The new generation of flexible electronics is unleashing disruptive Internet of Things apps. Here’s Part 3 of three part news analysis looking at the future of wearable flexible electronics for the IoT.
In my last column I began a discussion about ways the IoT (Internet of Things) is shaping the construction industry. In this column I want to dive deeper into a couple of IoT-enabled construction trends. The first is green building. Green building is a bit of an umbrella term that has many meanings for several different things when it comes to the processes of designing and building and then operating and maintaining structures.
For as long as I have been involved in the technology industry, I’ve also been involved in the construction industry via Connected World’s sister publication, Constructech magazine, www.constructech.com. The construction industry is truly a powerful industry. It is made up of some of the most tenacious and courageous professionals I have ever met. It has been an immense pleasure and challenge to not only report on, but also help direct how the construction industry thinks about, adopts, and implements technology.
The new generation of flexible electronics is unleashing disruptive Internet of Things apps. Here’s Part 2 of three part news analysis looking at the future of printed electronics technology fueled by the IoT.
There is so much happening in transportation and the news transects infrastructure, so we have a lot to talk about how all these events impact your business.
The new generation of flexible electronics is unleashing disruptive Internet of Things apps. Here’s Part 1 of three part news analysis looking at the future of flexible electronics for the IoT.
In the future, using a smartphone to pinpoint a user’s location indoors will be just as commonplace as using a smartphone to pinpoint a user’s location outdoors. What’s more, indoor localization will pave the way for just as many value-added applications as GPS (global positioning system)-enabled apps designed for outdoor navigation have.
You’ve heard it over and over again, our infrastructure is failing. In fact, there are a number of very important topics related to infrastructure and/or construction. President Donald Trump has made it very clear that he intends to focus much of his presidency on improving U.S. infrastructure. Infrastructure is without a doubt one of the most important discussions we could be having right now. And perhaps the bigger question is how do we address America’s crumbling infrastructure? As I see it, the IoT (Internet of Things) is going to be part of the answer.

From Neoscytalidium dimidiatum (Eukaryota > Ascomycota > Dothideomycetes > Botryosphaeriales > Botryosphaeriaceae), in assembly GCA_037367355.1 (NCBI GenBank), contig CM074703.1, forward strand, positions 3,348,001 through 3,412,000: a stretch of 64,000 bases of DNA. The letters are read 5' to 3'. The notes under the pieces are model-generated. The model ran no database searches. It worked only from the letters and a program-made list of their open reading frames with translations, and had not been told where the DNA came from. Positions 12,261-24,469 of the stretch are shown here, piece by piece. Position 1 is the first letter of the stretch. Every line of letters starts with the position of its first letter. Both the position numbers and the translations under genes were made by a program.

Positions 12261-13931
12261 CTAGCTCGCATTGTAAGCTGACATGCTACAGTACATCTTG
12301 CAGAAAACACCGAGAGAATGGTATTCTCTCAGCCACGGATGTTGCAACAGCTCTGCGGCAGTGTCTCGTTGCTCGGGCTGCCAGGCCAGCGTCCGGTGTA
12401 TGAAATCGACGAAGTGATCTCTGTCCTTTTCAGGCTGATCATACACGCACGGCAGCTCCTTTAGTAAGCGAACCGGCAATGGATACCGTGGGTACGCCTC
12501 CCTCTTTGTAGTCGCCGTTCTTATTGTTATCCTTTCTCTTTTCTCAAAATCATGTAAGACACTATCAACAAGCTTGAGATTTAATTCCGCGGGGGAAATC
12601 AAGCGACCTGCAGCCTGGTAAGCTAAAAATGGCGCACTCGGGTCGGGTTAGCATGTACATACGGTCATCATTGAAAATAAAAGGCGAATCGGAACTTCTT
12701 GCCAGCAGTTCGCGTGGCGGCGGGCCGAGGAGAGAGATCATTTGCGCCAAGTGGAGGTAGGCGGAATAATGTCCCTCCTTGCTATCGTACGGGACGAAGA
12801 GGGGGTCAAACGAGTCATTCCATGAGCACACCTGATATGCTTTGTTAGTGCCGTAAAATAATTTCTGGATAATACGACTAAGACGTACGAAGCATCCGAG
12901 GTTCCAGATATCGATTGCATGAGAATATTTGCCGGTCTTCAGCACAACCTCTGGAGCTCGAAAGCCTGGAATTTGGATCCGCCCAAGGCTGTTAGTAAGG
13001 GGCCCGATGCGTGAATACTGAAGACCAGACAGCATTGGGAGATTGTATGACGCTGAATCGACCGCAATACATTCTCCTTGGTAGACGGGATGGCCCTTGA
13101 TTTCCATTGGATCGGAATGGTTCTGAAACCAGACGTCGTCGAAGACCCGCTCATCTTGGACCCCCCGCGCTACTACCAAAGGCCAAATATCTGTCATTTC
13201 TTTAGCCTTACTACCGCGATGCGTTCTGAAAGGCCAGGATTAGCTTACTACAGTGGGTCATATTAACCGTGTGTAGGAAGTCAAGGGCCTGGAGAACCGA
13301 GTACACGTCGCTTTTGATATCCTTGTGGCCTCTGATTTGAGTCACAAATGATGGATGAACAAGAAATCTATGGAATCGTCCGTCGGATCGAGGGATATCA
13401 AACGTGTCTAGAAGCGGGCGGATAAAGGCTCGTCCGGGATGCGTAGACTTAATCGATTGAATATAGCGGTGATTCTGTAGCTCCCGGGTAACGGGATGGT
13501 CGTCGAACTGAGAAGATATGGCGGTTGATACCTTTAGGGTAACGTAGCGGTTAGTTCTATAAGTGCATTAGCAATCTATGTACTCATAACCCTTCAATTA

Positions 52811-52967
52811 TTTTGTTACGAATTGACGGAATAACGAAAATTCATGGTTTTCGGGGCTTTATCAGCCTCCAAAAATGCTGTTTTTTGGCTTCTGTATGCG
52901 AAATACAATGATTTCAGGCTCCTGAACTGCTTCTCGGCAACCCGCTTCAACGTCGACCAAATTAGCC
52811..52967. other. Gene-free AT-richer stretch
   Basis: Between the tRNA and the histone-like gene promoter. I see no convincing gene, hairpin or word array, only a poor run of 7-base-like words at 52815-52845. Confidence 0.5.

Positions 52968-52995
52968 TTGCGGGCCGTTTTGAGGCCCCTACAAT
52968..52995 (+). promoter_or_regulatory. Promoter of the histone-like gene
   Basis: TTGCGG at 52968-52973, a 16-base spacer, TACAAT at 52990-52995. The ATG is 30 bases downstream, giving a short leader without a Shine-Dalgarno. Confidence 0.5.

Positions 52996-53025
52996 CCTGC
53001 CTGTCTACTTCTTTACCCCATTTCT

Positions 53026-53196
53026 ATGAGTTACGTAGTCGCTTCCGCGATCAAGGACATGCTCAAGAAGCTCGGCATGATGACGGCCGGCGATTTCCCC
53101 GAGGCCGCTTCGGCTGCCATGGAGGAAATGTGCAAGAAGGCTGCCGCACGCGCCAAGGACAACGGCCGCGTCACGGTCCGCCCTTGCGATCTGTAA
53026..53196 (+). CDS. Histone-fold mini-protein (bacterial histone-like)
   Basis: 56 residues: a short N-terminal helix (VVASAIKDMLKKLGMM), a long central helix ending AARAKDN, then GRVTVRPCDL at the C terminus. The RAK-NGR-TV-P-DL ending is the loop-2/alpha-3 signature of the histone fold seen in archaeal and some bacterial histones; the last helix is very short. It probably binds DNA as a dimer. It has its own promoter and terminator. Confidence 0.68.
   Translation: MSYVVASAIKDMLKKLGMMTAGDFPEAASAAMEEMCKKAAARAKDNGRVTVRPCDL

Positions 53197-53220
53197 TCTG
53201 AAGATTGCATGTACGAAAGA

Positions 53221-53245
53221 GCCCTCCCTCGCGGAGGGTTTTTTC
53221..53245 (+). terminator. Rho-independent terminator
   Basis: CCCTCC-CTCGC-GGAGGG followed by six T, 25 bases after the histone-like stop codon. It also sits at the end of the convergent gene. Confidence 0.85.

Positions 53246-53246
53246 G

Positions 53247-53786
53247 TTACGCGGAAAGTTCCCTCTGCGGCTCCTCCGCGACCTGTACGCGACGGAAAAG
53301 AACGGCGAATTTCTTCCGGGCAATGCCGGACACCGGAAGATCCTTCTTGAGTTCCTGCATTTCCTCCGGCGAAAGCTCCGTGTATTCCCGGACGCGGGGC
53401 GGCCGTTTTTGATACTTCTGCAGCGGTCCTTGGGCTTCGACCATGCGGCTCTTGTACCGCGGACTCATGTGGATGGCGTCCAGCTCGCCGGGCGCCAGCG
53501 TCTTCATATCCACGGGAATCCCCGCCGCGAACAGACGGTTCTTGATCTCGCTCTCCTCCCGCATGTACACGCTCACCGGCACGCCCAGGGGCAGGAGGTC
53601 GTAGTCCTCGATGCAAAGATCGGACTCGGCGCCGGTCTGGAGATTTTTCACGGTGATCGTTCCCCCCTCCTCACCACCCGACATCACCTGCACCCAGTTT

Soon, one size fits all will be a thing of the past, thanks in large part to the IoT (Internet of Things), which makes personalization possible in myriad contexts.
Every word I have written or spoken about distracted driving this month has stirred a lot of emotion in those that care about this very issue. There is no question the distracted-driving debate is a powerful one. Thus, before we put this year’s Distracted Driving Awareness Month behind us, I thought it might be prudent to take a closer look autonomous vehicles.
When it comes to the IoT (Internet of Things), the conversation may start in any number of places, but it always comes back to the data and how it can be used.
Distracted Driving Awareness Month continues all month long and so too does our discussion of getting us all to be more aware of what we are doing when we are behind the wheel. The last column I discussed how this epidemic is killing more than 40,000 people annually. I delved into the latest research and statistics in order to define the problem.
The pressing problem facing retail enterprises today is finding ways to bridge the physical with the digital. How can retailers create a synchronized omnichannel platform, reduce fraud and tighten security, and facilitate bidirectional, realtime interaction with customers? The IoT (Internet of Things) can help retail enterprises accomplish all of this and more, but many retailers still view the IoT as hype.
Distracted driving: what does this topic have to do with the IoT (Internet of Things)? This topic comes up a lot. So for this column, it’s important to explain why distracted-driving discussions need to be explored.
Estimates suggest the number of connected “things” in use worldwide will increase 31% from 2016 to 2017, reaching 8.4 billion this year. Further, total spending on endpoints and IoT (Internet of Things) services could approach $2 trillion. These estimates come from research firm Gartner, www.gartner.com, which further predicts the number of connected things will exceed 20 billion by 2020.